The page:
It has been almost a year since I wrote this post on creating a .NET Standard Library which was before Visual Studio 2017 was released. This post is going to cover the same basic idea, but for the new tooling which has vastly simplified the process.
.NET Standard Library
The .NET Standard Library specifies what .NET APIs are available based on the version of the .NET Standard Library being implemented. The following is a comparison to portable class libraries that really helped me understand the difference. This was pulled from the .NET Standard Library link above.
.NET Standard Library can be thought of as the next generation of Portable Class Libraries (PCL). The .NET Standard Library improves on the experience of creating portable libraries by curating a standard BCL and establishing greater uniformity across .NET runtimes as a result. A library that targets the .NET Standard Library is a PCL or a “.NET Standard-based PCL”. Existing PCLs are “profile-based PCLs”.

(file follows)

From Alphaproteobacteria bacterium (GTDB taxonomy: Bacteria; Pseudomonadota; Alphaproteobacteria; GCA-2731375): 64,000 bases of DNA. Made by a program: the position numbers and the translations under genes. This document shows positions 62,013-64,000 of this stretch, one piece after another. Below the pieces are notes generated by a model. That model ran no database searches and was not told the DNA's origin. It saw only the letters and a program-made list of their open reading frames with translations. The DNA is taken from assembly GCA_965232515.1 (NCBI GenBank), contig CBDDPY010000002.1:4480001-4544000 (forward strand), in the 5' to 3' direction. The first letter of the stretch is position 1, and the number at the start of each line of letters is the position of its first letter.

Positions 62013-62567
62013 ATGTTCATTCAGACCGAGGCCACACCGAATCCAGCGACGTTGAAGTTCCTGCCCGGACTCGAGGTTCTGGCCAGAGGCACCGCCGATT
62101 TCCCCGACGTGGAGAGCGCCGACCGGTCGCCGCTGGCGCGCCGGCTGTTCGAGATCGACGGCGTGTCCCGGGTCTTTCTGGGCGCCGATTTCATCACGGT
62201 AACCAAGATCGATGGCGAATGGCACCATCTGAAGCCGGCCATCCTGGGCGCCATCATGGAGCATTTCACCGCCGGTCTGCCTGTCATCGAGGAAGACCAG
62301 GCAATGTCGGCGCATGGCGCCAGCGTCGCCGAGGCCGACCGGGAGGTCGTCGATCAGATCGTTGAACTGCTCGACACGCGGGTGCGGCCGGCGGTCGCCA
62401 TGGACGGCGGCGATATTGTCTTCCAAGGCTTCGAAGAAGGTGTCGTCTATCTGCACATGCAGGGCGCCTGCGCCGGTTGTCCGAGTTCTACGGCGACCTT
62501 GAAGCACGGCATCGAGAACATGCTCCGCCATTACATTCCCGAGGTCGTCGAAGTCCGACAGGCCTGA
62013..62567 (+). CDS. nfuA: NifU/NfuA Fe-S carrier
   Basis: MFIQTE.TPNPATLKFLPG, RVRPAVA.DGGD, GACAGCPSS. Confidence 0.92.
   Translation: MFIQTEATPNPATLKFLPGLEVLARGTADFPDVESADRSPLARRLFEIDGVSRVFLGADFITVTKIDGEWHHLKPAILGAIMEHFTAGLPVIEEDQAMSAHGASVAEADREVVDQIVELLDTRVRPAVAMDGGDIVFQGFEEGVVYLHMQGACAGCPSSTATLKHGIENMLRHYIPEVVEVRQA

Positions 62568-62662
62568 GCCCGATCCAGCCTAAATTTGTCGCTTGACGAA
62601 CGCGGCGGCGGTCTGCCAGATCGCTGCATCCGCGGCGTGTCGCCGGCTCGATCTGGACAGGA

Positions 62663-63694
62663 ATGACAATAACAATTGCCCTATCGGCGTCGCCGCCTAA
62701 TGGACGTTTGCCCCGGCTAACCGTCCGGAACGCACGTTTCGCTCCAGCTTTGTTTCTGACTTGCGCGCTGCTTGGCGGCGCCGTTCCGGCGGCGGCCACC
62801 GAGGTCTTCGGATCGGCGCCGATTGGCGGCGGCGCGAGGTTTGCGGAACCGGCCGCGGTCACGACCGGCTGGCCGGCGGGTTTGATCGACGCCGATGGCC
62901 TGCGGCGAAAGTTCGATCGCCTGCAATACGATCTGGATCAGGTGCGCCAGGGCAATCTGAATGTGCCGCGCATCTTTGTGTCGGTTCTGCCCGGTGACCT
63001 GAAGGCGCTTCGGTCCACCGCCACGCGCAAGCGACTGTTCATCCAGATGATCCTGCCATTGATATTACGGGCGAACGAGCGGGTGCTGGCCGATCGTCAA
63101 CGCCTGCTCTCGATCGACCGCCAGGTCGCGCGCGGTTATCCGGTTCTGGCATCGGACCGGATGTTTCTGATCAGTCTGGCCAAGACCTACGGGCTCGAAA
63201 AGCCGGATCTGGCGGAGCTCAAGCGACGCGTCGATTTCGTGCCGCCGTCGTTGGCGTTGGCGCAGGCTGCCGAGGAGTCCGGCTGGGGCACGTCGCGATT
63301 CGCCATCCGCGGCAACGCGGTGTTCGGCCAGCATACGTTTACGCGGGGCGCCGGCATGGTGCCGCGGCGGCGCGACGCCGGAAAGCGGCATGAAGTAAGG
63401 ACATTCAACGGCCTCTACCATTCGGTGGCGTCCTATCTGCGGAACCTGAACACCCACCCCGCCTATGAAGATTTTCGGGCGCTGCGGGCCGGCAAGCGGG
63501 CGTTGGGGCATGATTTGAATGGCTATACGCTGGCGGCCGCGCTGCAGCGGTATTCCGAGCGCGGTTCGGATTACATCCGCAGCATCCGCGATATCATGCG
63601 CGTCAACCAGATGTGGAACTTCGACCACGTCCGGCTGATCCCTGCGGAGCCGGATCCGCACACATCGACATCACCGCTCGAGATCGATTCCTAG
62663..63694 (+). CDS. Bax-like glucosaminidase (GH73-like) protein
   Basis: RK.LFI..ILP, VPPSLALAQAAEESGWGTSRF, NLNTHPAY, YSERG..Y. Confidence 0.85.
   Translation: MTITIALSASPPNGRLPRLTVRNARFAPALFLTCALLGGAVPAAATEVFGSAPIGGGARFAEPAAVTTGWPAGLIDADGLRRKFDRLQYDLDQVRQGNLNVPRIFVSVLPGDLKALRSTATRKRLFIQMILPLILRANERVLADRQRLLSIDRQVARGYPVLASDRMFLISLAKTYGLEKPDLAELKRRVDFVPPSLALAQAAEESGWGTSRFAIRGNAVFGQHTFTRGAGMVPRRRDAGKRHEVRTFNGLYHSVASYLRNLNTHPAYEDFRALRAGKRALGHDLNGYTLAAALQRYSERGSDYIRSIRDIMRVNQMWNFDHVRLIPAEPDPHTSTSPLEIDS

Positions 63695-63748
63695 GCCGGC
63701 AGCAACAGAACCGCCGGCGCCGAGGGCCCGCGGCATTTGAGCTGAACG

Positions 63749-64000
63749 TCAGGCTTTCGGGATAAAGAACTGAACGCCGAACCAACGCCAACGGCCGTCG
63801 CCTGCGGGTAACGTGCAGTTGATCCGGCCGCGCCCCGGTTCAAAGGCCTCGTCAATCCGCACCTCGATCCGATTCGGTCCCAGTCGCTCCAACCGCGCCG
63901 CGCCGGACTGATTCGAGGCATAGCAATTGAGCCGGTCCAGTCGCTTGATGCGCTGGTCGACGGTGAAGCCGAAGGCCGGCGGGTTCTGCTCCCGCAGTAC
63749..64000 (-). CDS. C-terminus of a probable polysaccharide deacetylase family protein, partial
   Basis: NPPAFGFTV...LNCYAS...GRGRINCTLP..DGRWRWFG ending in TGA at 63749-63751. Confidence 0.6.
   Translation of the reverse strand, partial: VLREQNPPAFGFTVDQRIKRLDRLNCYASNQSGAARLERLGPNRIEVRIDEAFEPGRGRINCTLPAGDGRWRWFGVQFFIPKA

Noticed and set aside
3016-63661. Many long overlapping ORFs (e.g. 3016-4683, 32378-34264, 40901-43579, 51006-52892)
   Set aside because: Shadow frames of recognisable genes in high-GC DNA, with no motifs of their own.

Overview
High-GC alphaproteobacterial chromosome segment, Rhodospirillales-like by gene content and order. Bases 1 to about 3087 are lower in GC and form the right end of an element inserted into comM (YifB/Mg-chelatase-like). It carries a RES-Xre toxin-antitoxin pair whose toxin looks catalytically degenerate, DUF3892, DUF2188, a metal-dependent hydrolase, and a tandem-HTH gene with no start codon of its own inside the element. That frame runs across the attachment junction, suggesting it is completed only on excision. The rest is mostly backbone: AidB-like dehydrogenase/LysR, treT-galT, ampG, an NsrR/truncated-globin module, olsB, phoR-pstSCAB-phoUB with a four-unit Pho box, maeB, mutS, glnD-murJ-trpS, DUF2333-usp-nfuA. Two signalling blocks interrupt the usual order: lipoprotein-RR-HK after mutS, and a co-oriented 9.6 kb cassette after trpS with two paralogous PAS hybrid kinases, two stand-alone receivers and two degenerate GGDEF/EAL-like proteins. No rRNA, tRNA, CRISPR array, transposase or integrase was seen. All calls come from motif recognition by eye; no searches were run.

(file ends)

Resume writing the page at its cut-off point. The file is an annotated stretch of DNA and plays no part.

The .NET Standard Library and PCL profiles were created for similar purposes but also differ in key ways.
- Defines APIs that can be used for binary code sharing.
- The .NET Standard Library is a curated set of APIs, while PCL profiles are defined by intersections of existing platforms.
- The .NET Standard Library linearly versions, while PCL profiles do not.
- PCL profiles represents Microsoft platforms while the .NET Standard Library is agnostic to platform.
Create a .NET Standard Library
In Visual Studio click File > New > Project.
This will launch the New Project dialog. Find the .NET Standard templates and select Class Library.
Now that the library has been created right click on the project and go to properties. On the Application tab, there is an option to for Target framework which currently defaults to .NETStandard 1.4. Depending on your platform your library needs to support will decide which version of the .NET Standard you need to use.
See the chart on this page for help with picking a version of the standard. The lower the version of the standard you target the more platforms your library will run on, but keep in mind the lower the version the smaller the API surface that is available.
This process is so much easier than it was in Visual Studio 2015. The tooling around .NET Core and .NET Standard has gotten so much better. This type of library is the future and I highly recommend using .NET Standard when you have the option over portable class libraries.
Originally published at Eric L. Anderson.